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Alonford James Robinson

Proslavery arguments were not prevalent in the United States until an organized movement against slavery emerged in the late eighteenth century. Commonly referred to as the antislavery movement, abolitionism was a loose confederation of religious and political organizations that arose in defiance of the international system of slavery. The movement did not gain national credibility and acclaim until the late 1830s.

Often associated with the antislavery movement, Abolitionism differed in both the degree and methods of its antislavery activities. While antislavery advocates pushed for the gradual eradication of slavery, abolitionists called for its immediate and unconditional end. Organizations such as the American Anti-Slavery Society and newspapers such as The Liberator were prominent features of the American abolitionist movement. Emerging at the beginning of the nineteenth century, antiabolitionism was a hostile and often violent response to the abolitionist movement. As abolitionism grew, so too did antiabolitionism.

Several features of abolitionist rhetoric ...


Brian D. Behnken

On 11 September 1851 in Christiana, Lancaster County, Pennsylvania, a violent confrontation broke out between proslavery and antislavery forces. Commonly referred to as the Christiana Riot, the encounter had its roots in the escape of four slaves—Noah Buley, Nelson Ford, George Hammond, and Joshua Hammond—from the Maryland plantation owned by Edward Gorsuch. Although Gorsuch reputedly was a good master, the slaves fled across the state line to Pennsylvania on 6 November 1849 after Gorsuch learned that they were stealing wheat from the plantation's storehouse. A resident of Christiana informed him a short time later that his slaves were taking refuge in the small town.

In Lancaster County the escaped slaves plunged into a volatile world of white slave catchers and armed black defenders Many Pennsylvanians were weary of slaves escaping from Maryland Whites from Lancaster County formed a vigilante group to apprehend runaways around ...


Christopher Bates

The Emancipation Proclamation was issued by President Abraham Lincoln on 1 January 1863. Although it did not immediately free any slaves, it redefined the Union's military goals, and a war that had been undertaken strictly to reunite the country was transformed into a war of liberation. From 1863 onward, it was clear to both Northerners and Southerners that a Union victory would mean the permanent abolition of slavery.

The proclamation was months, if not years, in the making. Abolitionists had been pressuring the government to end slavery on moral grounds since the 1830s; they were joined in the 1850s by the Free-Soilers, who were concerned about the impact slavery was having on free laborers. The presidents of the 1850s—Millard Fillmore, Franklin Pierce, and James Buchanan turned a deaf ear to antislavery protests however for all were southern sympathizers and had no interest in curtailing the ...


Nick Nesbitt

Victor Hugues was the son of a baker from Marseilles, France. At the age of twelve, he joined his uncle in Saint-Domingue (now Haiti) at the height of that island's colonial prosperity. After sailing the Caribbean as a corsair in search of English ships, in 1784 Hugues settled in Port-au-Prince, where he opened a bakery. In 1788, when the French King Louis XVI convened the Estates General in Versailles in an attempt to defuse rising antimonarchical sentiment, Hugues was elected and returned to France to represent the petit blancs, or white shop owners and traders. Hugues also became embroiled in the conflict between petits blancs and a mulatto class striving for legal recognition: in February 1791 Port-au-Prince was burned by armed members of the mulatto class, and Hugues, by his own estimation, lost seven-eighths of his worldly goods.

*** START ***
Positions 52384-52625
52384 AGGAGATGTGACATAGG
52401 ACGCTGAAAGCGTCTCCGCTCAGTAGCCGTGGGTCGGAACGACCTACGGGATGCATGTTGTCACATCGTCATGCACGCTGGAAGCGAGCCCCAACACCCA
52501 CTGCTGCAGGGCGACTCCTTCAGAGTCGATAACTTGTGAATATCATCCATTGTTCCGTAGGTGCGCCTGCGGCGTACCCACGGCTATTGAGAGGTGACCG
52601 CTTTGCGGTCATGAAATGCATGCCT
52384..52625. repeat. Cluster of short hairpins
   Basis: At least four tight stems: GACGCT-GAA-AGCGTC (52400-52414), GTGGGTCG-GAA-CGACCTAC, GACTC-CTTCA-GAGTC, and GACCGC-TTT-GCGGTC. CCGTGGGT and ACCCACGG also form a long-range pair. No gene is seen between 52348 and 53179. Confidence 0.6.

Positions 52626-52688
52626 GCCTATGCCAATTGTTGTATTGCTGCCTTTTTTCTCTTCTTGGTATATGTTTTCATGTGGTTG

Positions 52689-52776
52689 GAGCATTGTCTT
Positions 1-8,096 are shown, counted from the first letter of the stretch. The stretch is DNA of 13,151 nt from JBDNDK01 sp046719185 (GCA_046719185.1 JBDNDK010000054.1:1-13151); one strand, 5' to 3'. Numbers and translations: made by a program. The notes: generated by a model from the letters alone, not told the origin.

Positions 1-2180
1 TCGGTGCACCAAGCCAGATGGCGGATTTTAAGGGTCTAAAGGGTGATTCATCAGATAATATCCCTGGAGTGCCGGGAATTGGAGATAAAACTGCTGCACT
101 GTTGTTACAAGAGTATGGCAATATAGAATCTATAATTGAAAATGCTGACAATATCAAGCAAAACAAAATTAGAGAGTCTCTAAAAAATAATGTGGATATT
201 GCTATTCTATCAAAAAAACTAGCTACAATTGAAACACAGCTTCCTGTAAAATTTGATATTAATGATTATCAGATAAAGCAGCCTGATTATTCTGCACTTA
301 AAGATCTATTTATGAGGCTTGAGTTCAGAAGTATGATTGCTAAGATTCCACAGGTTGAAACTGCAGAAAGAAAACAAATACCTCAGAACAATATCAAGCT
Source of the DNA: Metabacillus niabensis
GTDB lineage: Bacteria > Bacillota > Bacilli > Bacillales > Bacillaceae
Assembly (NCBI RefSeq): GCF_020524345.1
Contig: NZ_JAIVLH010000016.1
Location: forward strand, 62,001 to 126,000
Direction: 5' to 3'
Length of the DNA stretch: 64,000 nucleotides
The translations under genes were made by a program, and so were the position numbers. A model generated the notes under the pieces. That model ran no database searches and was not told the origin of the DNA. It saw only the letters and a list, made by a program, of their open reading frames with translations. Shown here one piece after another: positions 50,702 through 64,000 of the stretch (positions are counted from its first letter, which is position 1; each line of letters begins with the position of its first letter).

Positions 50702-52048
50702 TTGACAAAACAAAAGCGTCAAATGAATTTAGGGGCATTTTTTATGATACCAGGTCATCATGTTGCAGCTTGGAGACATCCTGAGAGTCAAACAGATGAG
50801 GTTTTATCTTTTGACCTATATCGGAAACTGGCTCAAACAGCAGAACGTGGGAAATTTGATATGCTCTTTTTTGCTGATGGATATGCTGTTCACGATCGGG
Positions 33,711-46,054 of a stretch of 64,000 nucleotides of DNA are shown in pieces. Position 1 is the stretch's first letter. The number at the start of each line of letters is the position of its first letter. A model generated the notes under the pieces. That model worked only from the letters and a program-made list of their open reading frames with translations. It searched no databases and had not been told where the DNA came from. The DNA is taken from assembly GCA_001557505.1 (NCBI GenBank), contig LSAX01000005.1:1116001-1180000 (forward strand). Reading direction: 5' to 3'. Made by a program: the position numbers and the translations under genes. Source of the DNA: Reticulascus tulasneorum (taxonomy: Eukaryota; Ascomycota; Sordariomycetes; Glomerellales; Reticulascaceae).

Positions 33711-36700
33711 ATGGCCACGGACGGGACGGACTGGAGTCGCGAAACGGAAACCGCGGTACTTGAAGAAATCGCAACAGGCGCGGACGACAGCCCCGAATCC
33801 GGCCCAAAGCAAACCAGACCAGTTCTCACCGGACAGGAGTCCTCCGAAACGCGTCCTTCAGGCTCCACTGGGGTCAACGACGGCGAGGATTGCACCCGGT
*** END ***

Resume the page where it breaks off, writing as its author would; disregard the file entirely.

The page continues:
When the French monarchy was overthrown in ...


Stephen Vincent

In early autumn 1843Frederick Douglass found himself at the center of a life threatening riot Douglass and two fellow abolitionists had come to Pendleton Indiana as part of a six month six state One Hundred Conventions speaking tour sponsored by the New England Anti Slavery Society Confronted by vocal opponents of antislavery at their scheduled meeting on 15 September the abolitionists agreed to a second open air debate the following day The ensuing debate began with heated words that quickly devolved into physical threats Despite the abolitionists pleas for restraint and nonviolent discussion a crowd of thirty whites descended on the speakers platform and rioting broke out Douglass sensing danger to William White a white colleague grabbed a heavy piece of wood to ward off White s attackers Enraged by the sight of an armed black man the mob turned on Douglass as cries of kill the nigger ...

Primary Source

The Texas and New Mexico Act was only part of the broader Compromise of 1850. Vast new territories in the West were entering the Union and the delicate balance between slave- and free state was threatened. Daniel Webster, John Calhoun, and Stephen Douglas all worked to bring the 1850 Compromise together, but it was seventy-year-old Henry Clay, the author of the 1820 Missouri Compromise, who again was instrumental in forestalling the inevitable clash over slavery.

The Texas and New Mexico Act of the Compromise dealt with the entrance of Texas into the Union While the compromise allowed Texas into the Union as a slave state it redefined that state s borders and created the territory of New Mexico which later became the states of New Mexico Arizona Utah and Nevada Further any states created out of the New Mexico Territory would be allowed to resolve for themselves the issue of ...